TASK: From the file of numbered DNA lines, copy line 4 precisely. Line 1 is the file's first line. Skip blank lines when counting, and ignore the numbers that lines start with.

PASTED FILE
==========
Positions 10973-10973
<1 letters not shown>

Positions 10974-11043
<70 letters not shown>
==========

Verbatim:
<70 letters not shown>